Last updated: October 10, 2013 6:27 pm

Nobody’s Daughter Haewon – film review

Hong Sang-soo’s film is a poignant, enigmatic film about a melancholy young film student
'Nobody's Daughter Haewon'

'Nobody's Daughter Haewon'

A Hong Sang-soo film, like a ceiling mobile, turns in the gentlest stir of air or happenstance. In Nobody’s Daughter Haewon the heroine is a pensive, garrulous, melancholy-at-times film student. All contradictions, she is played with restless stillness by the beautiful Jeong Eun-Chae. She is also an emotional orphan seeking surrogate parents. Mum goes to Canada in reel one; dad is missing, presumed peripheral. Haewon is distancing herself, or trying, from her married professor-lover (Seon-gyun Lee). Her closest thing to a new romance is a five-minute chat in a bar with another older teacher, a Korean on leave from San Diego.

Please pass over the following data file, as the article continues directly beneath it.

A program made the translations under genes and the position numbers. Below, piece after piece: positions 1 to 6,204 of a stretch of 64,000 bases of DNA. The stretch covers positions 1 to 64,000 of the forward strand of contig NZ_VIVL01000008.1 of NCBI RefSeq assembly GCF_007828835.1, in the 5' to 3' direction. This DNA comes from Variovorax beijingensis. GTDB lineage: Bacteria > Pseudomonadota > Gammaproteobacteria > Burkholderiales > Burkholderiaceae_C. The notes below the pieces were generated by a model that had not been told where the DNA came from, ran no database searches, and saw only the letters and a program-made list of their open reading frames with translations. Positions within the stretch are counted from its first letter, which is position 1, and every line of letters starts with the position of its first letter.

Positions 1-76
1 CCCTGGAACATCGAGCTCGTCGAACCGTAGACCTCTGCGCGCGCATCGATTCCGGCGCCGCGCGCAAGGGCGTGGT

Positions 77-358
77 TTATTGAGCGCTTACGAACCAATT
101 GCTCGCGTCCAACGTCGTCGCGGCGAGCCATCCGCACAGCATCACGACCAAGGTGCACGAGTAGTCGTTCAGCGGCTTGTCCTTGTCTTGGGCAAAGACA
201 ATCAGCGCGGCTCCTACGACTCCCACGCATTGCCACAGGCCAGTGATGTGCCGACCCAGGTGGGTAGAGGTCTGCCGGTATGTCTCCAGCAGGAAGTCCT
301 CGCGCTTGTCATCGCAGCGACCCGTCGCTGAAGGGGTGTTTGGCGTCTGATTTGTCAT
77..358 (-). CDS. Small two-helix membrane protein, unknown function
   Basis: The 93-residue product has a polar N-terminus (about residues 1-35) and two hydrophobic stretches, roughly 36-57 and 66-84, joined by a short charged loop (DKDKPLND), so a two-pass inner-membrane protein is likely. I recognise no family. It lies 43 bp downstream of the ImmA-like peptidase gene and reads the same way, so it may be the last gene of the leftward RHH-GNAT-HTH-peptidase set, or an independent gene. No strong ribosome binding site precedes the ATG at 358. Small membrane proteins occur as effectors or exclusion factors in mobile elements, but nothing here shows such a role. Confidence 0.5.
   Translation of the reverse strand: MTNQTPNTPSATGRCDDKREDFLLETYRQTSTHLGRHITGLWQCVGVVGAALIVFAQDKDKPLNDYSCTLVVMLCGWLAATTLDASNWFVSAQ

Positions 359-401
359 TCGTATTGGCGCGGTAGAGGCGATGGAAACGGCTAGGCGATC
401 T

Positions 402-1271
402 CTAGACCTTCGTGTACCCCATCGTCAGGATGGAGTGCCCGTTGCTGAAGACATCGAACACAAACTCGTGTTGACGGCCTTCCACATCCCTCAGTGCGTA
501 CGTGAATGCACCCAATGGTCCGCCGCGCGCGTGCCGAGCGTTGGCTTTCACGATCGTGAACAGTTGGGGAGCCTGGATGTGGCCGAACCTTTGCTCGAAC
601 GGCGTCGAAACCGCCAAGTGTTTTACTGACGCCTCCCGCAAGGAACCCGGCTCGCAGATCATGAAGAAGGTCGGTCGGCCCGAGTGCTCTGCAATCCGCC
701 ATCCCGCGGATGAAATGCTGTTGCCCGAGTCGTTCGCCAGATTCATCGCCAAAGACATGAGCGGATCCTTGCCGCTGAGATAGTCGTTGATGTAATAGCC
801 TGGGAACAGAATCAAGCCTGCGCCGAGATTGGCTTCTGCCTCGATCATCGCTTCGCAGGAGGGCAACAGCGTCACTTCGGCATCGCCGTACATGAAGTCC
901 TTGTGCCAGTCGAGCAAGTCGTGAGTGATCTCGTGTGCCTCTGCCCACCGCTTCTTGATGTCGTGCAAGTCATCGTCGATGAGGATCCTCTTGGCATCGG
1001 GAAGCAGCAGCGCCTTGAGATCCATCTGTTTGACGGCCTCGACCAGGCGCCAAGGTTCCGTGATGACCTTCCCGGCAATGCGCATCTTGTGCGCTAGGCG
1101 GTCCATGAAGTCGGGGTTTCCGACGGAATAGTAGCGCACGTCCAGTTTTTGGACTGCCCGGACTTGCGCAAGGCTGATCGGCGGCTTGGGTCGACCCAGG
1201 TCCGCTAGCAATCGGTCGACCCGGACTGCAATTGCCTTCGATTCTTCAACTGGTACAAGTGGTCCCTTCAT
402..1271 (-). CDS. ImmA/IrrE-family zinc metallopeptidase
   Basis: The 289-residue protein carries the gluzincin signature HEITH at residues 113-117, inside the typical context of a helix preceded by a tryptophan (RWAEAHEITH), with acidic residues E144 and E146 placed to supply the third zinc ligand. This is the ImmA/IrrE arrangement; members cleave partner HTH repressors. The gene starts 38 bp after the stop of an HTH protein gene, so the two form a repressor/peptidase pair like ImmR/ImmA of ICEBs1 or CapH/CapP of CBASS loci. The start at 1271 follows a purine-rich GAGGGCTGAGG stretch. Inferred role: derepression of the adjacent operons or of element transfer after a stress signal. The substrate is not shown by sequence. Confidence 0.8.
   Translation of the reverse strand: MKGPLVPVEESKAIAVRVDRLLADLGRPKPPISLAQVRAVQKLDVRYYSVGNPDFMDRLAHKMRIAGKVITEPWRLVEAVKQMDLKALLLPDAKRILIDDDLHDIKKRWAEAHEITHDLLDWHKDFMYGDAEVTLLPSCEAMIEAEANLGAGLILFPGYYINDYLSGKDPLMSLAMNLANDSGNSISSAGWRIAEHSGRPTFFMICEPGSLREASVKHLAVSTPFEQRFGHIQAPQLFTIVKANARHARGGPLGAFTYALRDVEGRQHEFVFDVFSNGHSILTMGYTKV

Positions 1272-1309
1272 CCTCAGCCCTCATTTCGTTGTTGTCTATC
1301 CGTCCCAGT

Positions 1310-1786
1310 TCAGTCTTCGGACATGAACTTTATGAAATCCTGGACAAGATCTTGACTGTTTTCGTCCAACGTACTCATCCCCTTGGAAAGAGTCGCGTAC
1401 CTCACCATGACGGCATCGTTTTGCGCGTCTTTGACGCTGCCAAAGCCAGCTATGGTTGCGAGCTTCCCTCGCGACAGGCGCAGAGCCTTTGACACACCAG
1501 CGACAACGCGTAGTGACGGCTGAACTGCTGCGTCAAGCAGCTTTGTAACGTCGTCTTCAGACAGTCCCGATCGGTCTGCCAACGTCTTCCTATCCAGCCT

Hong’s films – a dozen before this – win festival prizes but travel little to world cinemas. They’re a taste worth acquiring. Nobody’s Daughter has a lovely sense of a life lived between reveries. Haewon’s diary entries are the thoughts she daydreams and even falls asleep over, while her waking life picks up the oneiric tropes and patterns. Three times she/we walk over the same discarded cigarette in a park, a talisman of unfulfilled romance. (It’s that of a briefly encountered “cute” stranger.) Lovers’ quarrels echoingly repeat themselves in the old fort serving as a trysting point. The film is teasing, poignant, enigmatic. Think of Eric Rohmer, add sadness, set in Seoul.


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